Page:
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Battle of the Always On Display: LG G5 versus Samsung Galaxy S7

Battle of the Always On Display: LG G5 versus Samsung Galaxy S7

Hot off their recent introductions during Mobile World Congress 2016, the LG G5 and Samsung Galaxy S7 have notable qualities about them that make them stand out so much. For the Galaxy S7, Samsung amassed critical acclaim for the outstanding performance out of its latest flagship. As for the LG G5, it’s still on its way to being released, but rest assured, it has already sparked interest and intrigue because of its updated, modular design.

Interestingly, though, the two companies introduced similar features in its flagships. While it’s not technically the first time we’ve come across this feature, considering that it’s been something that’s been employed amongst smartwatches, including the respective bunch from both companies, the new Always On Display features in the LG G5 and Samsung Galaxy S7 makes the process of viewing the time quicker and faster than ever before. Therefore, users no longer need to press the power button, or execute some other gesture, in order to turn on the screen to view the time and other pertinent information.

We have a pre-production unit of LG G5 in our possession, so we thought it'd be a good idea to quickly to see its implementation and how it competes to what Sammy has done with the Galaxy S7.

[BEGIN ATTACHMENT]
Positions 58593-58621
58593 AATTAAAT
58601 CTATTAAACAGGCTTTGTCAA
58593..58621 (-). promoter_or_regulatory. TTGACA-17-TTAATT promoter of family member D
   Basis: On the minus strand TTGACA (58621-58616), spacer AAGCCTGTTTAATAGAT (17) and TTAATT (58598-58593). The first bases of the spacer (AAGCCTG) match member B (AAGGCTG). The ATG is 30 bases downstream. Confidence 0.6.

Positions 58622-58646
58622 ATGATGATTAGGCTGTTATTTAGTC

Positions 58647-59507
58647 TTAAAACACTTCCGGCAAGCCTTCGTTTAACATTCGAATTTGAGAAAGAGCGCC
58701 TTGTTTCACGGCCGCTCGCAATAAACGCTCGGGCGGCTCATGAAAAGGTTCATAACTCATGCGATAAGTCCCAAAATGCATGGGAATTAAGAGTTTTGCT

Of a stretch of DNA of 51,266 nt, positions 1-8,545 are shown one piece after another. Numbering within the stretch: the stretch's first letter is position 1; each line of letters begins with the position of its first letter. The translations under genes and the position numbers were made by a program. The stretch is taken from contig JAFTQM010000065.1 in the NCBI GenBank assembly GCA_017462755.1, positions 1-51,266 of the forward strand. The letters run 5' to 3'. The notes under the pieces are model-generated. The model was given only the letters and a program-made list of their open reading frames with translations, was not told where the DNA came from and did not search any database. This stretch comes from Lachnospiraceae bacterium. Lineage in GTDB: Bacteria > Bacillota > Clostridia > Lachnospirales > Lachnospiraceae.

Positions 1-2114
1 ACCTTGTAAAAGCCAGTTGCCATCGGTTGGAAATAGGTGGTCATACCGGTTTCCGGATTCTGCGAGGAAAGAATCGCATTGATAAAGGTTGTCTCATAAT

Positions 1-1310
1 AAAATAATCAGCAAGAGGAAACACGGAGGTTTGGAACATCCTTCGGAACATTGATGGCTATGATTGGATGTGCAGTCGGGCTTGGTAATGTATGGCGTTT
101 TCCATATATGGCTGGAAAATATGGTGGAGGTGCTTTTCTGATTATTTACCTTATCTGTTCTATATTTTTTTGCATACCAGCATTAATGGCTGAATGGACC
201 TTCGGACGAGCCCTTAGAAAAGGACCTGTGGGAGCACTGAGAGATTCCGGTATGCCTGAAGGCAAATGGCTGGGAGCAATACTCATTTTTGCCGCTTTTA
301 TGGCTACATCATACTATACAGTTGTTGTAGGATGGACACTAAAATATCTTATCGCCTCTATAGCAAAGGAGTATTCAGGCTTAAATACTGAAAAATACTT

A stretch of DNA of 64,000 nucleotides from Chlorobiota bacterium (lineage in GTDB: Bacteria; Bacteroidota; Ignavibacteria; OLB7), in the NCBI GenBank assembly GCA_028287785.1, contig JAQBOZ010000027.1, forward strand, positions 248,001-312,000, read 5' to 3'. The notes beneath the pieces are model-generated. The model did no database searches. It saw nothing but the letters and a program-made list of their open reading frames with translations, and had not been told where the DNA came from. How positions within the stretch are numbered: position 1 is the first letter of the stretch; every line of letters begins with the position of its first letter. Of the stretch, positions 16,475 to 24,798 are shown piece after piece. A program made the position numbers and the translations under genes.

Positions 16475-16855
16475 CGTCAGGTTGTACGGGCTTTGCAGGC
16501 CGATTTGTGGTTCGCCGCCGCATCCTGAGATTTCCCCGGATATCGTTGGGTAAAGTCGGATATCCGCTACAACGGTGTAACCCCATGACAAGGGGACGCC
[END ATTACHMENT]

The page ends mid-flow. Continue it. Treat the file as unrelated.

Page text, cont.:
Battle of the Always On Display: LG G5 versus Samsung Galaxy S7
Battle of the Always On Display: LG G5 versus Samsung Galaxy S7
Battle of the Always On Display: LG G5 versus Samsung Galaxy S7
Battle of the Always On Display: LG G5 versus Samsung Galaxy S7
Sure, they’re similar in premise, but there’s always the matter of their executions. Considering they’re utilizing different display technologies, the outcome isn’t going to be exactly the same. We’ve been using the Verizon version of the Galaxy S7, so we’ve been acquainted with its Always On Display feature for a bit of time now. However, the LG G5 unit we’re checking out here is a pre-production model, so it’s not a final build – albeit, we can expect pretty much the same end result regardless.

The Always On Display might be perceived as a new feature, but we have to remember that previous phones offered something similar to a certain degree – such as the case of the secondary screens found in the LG V10 and Samsung Continuum. From what we’re told by LG, the G5's IPS-LCD display can keep a backlight on for about 30% of its normal brightness and have a small area of the screen display a few items, such as time, a personal message, and pending chat notifications. It’s been stated that it consumes up to 0.8% of battery per hour, according to LG.

Samsung’s interpretation doesn’t stray too far from the intended outcome, but nonetheless, there are still some subtle differences in how it’s executed. Because it’s employing AMOLED technology, pixels can be turned on individually, so that the entire panel doesn’t technically need to be powered on. Now, even though Samsung doesn’t have exact numbers for battery drain per hour, they estimate that it uses less than 1% or so of the battery per hour.

Throwing out numbers is one thing, but what about their actual, real-world performances? Well, it simply breaks down to primary things that we expand upon below.

Visibility


In the dark, or on those days when it’s cloudy and gray, we don’t find any issues viewing the content on either phones. Visibility isn’t a problem, as their respective screens deliver adequate iridescence. Therefore, the time, date, and accompanying notification icons are all quite visible from a normal distance.